Second Pine Street crossing named for civic leader | TheUnion.com
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Second Pine Street crossing named for civic leader

LAST BRIDGE STORY we talked about Andrew S. Hallidie and his 1862 suspension bridge across Deer Creek at Pine. Today’s story is about the second major crossing and the man for whom it was named. In 1903, a single arch, triple hinged bridge was built north and south across Deer Creek to replace the aging and inadequate suspension bridge. It was called the Gault Bridge. Who was Gault? Here is a brief biographical sketch taken from the 1895 Nevada County Mining Review:

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ALEX GAULT: “Alexander Gault followed Horace Greeley’s advice, ‘go West, young man,’ and came to California in 1859 … Mr. Gault was born in Ireland in 1829 and arrived in New York in 1849, and in 1859 came to California, settling in Nevada City. Being a first-class baker he soon found employment and worked at his trade until 1866, when he opened a bakery for himself … Mr. Gault has long been identified with the prosperity of Nevada City and is one of its most highly respected citizens. He has served as a member of the board of city trustees for several years and is at present a member of the board … His bakery on Broad Street … enjoys a large share of public patronage.”



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The narrow one-way traffic lane of the Hallidie suspension bridge across Deer Creek was of great concern to the Nevada City Board of Trustees. The bridge towers and the roadway were made of wood with maintenance becoming expensive as the structure aged.




In the first decade of the 20th century, the automobile or “horseless carriage,” was beginning to be seen in ever increasing numbers on the streets and byways of America. Nevada City prided itself as being “municipally up to date” in all manner of civic improvements. Though still sound, the trustees decided a wider crossing of Deer Creek was a necessity.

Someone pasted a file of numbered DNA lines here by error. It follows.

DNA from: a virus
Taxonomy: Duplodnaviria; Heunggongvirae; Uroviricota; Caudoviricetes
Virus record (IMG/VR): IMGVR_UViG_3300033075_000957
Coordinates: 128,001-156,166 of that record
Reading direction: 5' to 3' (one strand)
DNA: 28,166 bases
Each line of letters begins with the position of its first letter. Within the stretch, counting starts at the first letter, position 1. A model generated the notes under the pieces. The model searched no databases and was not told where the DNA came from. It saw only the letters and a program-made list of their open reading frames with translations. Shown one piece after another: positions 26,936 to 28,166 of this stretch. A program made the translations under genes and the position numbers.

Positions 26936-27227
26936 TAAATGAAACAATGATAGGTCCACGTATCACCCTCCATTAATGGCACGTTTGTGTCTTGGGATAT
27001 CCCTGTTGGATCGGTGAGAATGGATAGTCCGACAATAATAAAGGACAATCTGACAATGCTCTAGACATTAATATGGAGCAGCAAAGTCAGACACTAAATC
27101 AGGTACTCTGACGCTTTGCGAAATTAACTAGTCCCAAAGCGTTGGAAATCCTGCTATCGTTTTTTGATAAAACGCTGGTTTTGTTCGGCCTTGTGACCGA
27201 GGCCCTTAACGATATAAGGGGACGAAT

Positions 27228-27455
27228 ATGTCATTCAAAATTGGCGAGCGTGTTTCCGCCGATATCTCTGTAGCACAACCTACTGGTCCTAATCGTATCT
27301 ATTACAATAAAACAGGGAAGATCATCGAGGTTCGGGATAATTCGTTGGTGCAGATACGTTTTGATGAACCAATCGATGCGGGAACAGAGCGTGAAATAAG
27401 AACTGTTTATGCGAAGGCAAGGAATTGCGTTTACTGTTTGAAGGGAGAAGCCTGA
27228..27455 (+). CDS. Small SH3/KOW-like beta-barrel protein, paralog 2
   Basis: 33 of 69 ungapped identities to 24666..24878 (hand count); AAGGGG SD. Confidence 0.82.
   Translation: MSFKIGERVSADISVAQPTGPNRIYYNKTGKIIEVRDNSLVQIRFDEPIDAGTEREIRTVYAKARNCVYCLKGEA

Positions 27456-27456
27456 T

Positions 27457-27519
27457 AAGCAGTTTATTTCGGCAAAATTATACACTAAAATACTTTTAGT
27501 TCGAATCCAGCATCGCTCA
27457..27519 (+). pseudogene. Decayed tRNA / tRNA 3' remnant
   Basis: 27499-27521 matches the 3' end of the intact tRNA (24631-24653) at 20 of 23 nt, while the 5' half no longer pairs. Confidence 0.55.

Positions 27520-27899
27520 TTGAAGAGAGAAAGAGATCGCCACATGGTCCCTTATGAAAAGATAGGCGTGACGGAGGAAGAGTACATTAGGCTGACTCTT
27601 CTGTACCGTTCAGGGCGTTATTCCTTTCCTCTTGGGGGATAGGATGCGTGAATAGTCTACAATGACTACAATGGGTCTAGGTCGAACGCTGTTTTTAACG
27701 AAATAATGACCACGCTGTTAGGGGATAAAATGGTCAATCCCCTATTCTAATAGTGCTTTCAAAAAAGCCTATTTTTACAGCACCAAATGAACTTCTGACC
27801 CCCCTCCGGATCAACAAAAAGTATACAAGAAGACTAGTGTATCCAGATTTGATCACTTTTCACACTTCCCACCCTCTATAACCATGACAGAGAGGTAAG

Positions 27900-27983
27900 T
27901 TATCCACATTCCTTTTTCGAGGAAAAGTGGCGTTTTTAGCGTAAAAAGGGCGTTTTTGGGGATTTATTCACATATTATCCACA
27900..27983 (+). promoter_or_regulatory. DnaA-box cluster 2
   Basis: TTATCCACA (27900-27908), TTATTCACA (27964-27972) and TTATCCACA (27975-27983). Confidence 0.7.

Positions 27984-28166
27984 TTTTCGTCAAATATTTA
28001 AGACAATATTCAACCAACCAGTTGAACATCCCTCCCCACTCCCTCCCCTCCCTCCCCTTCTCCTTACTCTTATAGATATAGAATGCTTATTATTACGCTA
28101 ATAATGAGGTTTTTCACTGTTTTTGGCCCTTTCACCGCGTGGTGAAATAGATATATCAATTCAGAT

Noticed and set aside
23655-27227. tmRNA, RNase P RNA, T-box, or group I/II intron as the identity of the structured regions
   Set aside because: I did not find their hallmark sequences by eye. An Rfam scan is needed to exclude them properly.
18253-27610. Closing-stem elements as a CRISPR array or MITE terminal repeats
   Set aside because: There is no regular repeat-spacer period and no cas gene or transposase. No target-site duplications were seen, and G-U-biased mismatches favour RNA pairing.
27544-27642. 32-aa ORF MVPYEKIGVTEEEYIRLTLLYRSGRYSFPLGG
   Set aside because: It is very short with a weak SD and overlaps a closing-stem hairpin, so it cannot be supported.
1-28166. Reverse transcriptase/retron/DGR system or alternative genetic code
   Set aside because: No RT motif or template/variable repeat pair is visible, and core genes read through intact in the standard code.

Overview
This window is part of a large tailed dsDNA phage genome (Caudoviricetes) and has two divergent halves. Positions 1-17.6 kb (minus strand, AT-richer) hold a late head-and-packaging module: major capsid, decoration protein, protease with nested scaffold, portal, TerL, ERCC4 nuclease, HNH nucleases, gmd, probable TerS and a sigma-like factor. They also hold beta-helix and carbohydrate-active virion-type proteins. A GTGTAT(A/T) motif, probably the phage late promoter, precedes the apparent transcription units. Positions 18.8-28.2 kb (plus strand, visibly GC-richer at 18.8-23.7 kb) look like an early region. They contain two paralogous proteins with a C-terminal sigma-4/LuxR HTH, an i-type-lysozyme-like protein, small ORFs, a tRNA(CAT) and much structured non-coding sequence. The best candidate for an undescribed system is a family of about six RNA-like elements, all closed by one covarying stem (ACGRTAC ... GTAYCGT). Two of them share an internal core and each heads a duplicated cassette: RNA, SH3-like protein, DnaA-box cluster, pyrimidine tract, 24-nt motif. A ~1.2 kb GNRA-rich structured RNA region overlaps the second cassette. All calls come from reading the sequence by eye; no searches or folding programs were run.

In 1903, the American Bridge Co. contracted to build a new two-lane steel bridge on the exact site of the suspension bridge. In fact, the steel bridge’s abutments were placed directly on top of the original one-lane, 1862 quarry-cut stone foundations. It served until 1996 when it, too, became obsolete and dangerous.

The new steel bridge was decked with wooden planks topped with asphalt and was perfectly adequate for the 1903 traffic load.

Shortly after its completion Alex Gault died at age 74. Gault had served as a city trustee since first elected in May 1888. He had been chairman of the board or mayor several times. His death came one day after his term expired and 15 years to the month from when he first took office.

From The Daily Morning Union for May 24, 1903:

“Shortly before 11 o’clock yesterday morning the slender thread by which the spirit of Alex Gault was kept within its earthly tenement was severed, and the soul of one of Nevada county’s best citizens went to meet its Maker … when the sad news of his death was announced … a pall of sadness was cast over the community.” Wow, what a great, flowery bunch of journalistic prose! Flags throughout the area flew at half staff and as an additional honor, the trustees named the new steel bridge for Gault.

His namesake bridge served the community well for some 93 years until ever increasingly heavy vehicle traffic took its toll on the structure’s stability. It, like the suspension bridge it replaced, had outlived its usefulness. By 1996, traffic had been reduced to one vehicle in each direction on the bridge at one time.

A new bridge plan was formulated that called for a replacement whose appearance was identical to the Gault. Structurally, however, the new bridge would be some hundred times stronger. We’ll take a look next time.

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Bob Wyckoff is a retired Nevada County newspaper editor and an author of local history. You can e-mail him at bobwyckoff@infostations.com or P.O. Box 216, Nevada City, CA 95959.


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